Approximately 3.2 million Indians from other parts of the country work in Kerala. 2.4 million Keralites work in Gulf countries. A large number of people from Kerala have migrated to western countries.
What happens when a migrant person gets a serious illness, whether or not they are now citizens in the country to which they have emigrated?
Well, in fact, the impact can be horrendous.
Sometimes, students or young professionals find themselves practically friendless in a strange hospital in a strange country. Even if they have become citizens of that country, there is a huge cultural gap between their needs and the available services.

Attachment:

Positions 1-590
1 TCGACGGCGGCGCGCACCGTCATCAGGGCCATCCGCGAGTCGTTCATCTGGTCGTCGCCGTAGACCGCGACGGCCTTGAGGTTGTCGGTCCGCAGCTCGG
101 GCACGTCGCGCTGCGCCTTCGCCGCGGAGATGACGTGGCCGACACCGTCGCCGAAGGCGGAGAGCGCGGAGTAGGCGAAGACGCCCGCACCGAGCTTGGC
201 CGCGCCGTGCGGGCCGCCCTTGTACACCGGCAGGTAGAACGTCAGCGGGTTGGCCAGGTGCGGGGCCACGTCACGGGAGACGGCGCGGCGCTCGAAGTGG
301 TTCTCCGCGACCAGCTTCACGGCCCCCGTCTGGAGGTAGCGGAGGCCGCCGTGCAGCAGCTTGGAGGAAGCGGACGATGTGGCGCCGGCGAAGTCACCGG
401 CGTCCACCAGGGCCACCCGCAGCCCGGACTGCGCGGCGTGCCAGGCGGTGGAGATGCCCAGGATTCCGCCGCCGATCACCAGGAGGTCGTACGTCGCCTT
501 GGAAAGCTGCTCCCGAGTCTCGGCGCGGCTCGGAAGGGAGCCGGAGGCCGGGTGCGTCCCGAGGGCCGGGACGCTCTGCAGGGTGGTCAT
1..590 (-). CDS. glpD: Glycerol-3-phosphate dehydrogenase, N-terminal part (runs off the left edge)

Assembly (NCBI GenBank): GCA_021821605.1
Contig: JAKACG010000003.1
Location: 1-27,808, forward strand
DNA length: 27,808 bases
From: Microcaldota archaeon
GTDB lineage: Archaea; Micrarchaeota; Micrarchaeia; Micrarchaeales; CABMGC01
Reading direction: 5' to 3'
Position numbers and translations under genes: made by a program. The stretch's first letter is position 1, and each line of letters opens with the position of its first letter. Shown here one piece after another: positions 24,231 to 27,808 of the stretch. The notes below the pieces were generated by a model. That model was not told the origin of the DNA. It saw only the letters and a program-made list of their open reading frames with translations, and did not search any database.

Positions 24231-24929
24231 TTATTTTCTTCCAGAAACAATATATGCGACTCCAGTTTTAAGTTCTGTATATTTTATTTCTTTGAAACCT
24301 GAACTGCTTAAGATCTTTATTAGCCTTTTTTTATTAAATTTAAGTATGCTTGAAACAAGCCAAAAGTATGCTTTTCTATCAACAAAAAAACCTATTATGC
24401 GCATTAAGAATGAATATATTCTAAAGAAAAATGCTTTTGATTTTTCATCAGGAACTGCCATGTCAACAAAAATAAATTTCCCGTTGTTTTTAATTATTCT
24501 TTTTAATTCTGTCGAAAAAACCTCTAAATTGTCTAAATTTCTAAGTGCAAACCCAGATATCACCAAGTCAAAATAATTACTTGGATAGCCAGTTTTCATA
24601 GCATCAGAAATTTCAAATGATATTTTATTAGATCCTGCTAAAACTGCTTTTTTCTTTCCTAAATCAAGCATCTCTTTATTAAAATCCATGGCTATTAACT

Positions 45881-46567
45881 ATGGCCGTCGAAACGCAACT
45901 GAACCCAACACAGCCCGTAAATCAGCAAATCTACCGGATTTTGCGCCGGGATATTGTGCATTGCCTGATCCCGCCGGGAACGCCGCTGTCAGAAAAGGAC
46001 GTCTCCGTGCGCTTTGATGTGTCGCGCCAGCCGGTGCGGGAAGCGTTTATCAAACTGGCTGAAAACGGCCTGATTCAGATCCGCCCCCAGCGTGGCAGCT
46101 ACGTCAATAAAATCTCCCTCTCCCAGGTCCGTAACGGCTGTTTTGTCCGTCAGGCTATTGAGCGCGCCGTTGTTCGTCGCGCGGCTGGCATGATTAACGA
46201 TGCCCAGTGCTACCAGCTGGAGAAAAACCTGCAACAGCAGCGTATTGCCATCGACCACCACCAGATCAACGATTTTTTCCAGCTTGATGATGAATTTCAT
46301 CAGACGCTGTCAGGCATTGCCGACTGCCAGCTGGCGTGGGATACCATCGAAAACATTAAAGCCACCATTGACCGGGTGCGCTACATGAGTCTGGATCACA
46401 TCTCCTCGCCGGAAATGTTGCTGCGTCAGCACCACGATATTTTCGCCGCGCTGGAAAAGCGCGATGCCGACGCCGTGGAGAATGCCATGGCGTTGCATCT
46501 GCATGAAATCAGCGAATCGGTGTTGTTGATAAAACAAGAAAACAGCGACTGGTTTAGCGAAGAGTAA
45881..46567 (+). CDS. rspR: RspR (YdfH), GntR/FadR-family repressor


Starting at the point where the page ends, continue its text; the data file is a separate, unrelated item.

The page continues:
Banse et al write in Deutsche Medizinische Wochenschrift about the problems of migrants in Germany. The authors point out the importance of studying their migration biography and explain why care should go beyond mere medical expertise.
Take home lesson for us: When we come across people who have migrated from another state or another country, stop to think: here is a person who needs a bit of special attention. Can we get someone to translate on a daily basis? We should remember that our cultural rights and wrongs may not apply to this person. And the needs could be vastly different.
And above all, not to be judgmental. To meet the person where he/she is, and to try our best!